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Extremely obese U.S. adults, 100 lbs over ideal body weight, grew from 1.4% in 1980 to 6.3% in 2010
Thursday, August 22, 2013 2:59 pm Email this article
“Extreme Obesity Rates Rising Among Adults and Children: the number of extremely obese adults and children also has grown significantly over time. the rate of extremely obese adults grew from 1.4 percent from 1976–1980 to 6.3 percent during 2009–2010,” according to Ryan Masters, PhD who conducted research as a Robert Wood Johnson Foundation Health & Society Scholar at Columbia University’s Mailman School of Public Health.
“An individual is considered extremely obese if his or her body mass index (BMI) is greater than or equal to 40, which is roughly the equivalent of being 100 pounds or more above ideal body weight.
“The number of extremely obese women is nearly twice that of men (8.1 percent versus 4.4 percent).
“For children and teens ages 2 to 19, severe obesity grew from 1.1 percent among boys and 1.3 percent among girls during 1976 to 1980 to 5.1 percent among boys and 4.7 percent among girls during 1999 to 2006.
“Rates were particularly high among Hispanic boys (9 percent) and non-Hispanic Black girls (12.6 percent).”
Obesity Consequences Worse Than Believed
Obesity has dramatically worse health consequences than some recent reports have said
“Obesity has dramatically worse health consequences than some recent reports have led us to believe,” says first author Ryan Masters, PhD, who conducted the research as a Robert Wood Johnson Foundation Health & Society Scholar at Columbia University’s Mailman School of Public Health.
“We expect that obesity will be responsible for an increasing share of deaths in the United States and perhaps even lead to declines in U.S. life expectancy.”
Past research lumped everyone together, but it was WRONG to do this
“Past research in this area lumped together all Americans, but obesity prevalence and its effect on mortality differ substantially based on your race or ethnicity, how old you are, and when you were born,” says Dr. Masters.
“It’s important for policy-makers to understand that different groups experience obesity in different ways.”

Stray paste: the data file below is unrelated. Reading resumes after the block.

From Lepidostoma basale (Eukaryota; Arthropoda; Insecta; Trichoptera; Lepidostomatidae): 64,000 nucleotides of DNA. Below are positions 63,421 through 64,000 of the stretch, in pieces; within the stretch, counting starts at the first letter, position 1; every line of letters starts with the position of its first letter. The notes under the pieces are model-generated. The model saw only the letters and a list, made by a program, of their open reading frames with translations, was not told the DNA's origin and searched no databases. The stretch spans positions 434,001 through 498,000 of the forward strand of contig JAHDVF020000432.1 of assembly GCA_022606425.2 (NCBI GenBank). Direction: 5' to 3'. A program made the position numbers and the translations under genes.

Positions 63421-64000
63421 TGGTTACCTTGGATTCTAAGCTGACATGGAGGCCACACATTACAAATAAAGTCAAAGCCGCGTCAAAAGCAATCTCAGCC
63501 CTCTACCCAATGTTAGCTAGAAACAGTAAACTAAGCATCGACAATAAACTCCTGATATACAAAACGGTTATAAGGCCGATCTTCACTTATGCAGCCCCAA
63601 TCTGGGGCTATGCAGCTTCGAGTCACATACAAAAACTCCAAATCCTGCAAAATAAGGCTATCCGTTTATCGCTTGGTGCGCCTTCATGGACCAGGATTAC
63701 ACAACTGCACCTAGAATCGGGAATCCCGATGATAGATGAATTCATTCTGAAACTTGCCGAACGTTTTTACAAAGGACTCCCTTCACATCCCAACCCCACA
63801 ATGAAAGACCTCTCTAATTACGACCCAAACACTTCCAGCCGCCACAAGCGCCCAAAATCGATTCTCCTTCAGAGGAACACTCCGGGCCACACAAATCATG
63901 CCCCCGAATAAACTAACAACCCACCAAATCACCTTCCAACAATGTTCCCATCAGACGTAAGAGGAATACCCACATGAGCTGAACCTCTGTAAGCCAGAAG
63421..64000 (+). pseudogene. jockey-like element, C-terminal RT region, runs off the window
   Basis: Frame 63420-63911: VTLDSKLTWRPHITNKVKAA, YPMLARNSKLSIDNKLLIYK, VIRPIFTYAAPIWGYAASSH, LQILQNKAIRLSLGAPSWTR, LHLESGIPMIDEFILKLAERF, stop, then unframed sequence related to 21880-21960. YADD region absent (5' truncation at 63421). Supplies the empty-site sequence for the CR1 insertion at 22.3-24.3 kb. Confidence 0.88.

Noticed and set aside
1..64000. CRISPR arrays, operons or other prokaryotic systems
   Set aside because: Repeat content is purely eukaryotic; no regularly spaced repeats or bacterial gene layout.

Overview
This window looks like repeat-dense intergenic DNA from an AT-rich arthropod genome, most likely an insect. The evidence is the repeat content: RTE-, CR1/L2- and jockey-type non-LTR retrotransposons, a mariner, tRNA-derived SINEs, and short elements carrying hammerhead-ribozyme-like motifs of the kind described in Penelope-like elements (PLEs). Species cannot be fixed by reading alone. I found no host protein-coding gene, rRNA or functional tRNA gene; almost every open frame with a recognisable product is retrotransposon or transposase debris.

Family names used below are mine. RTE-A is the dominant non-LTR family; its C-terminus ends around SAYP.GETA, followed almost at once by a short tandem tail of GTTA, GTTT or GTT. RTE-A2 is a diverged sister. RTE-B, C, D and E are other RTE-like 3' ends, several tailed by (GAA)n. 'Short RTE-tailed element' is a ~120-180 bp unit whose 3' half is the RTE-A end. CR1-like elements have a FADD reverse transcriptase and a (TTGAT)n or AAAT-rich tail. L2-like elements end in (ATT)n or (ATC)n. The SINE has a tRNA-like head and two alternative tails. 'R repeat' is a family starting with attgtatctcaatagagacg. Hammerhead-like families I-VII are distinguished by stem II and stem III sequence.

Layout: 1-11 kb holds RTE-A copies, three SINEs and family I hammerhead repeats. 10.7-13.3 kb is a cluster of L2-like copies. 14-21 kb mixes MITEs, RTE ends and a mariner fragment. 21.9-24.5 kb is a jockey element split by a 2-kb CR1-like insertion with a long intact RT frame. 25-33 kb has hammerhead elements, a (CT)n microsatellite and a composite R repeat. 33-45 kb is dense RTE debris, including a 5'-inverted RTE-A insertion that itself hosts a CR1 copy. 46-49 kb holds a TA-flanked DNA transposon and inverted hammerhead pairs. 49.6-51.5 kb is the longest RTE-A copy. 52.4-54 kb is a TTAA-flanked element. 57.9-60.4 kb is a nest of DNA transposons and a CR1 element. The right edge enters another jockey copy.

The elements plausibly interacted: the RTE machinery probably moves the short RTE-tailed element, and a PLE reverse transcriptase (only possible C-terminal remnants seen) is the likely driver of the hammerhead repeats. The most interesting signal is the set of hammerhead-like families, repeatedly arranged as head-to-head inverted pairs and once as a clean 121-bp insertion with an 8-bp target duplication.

The looked at National Death Index for the years 1986 to 2006
The researchers analyzed 19 waves of the National Health Interview Survey linked to individual mortality records in the National Death Index for the years 1986 to 2006, when the most recent data are available.
They focused on ages 40 to 85 in order to exclude accidental deaths, homicides, and congenital conditions that are the leading causes of death for younger people.
The study builds on earlier research by Dr. Masters that found, contrary to conventional wisdom, that risk for death from obesity increases with age.
The new study is also influenced by previous work by co-authors Eric Reither, PhD, associate professor at Utah State University, and Claire Yang, PhD, associate professor at the University of North Carolina-Chapel Hill, which showed significant cohort differences in U.S. obesity rates.
People born in 1915-1919
People born in 1915-1919, obesity killed 3.5%
Among people who were born between 1915 and 1919, grade one obesity, that is having a body mass index of 30 to 34.9, accounted for about 3.5% of deaths.
People born in 1925-1929
People born in 1925-1929, obesity killed 5%
For those born 10 years later, from 1925 to 1929, it accounted for about 5% of deaths.
People born in 1935-1939
People born in 1935-1939, obesity killed 7%
For those born 10 years later than this, from 1935 to 1939, it accounted for about 7% of deaths.
But among those 40 to 85, it accounts for 18% of deaths.
Masters RK, Reither EN, Powers DA, Yang YC, Burger AE, and Link BG. The Impact of Obesity on US Mortality Levels: The Importance of Age and Cohort Factors in Population Estimates
Ryan K. Masters, Eric N. Reither, Daniel A. Powers, Y. Claire Yang, Andrew E. Burger, and Bruce G. Link. (2013). The Impact of Obesity on US Mortality Levels: The Importance of Age and Cohort Factors in Population Estimates. American Journal of Public Health. e-View Ahead of Print. American Journal of Public Health, 2013 Aug 15; e-View Ahead of Print, http://ajph.aphapublications.org/doi/abs/10.2105/AJPH.2013.301379.
Author’s Contact Info
Ryan K. Masters
University of Colorado at Boulder
Department of Sociology
UCB 327 Ketchum 214
Boulder, CO 80309 USA
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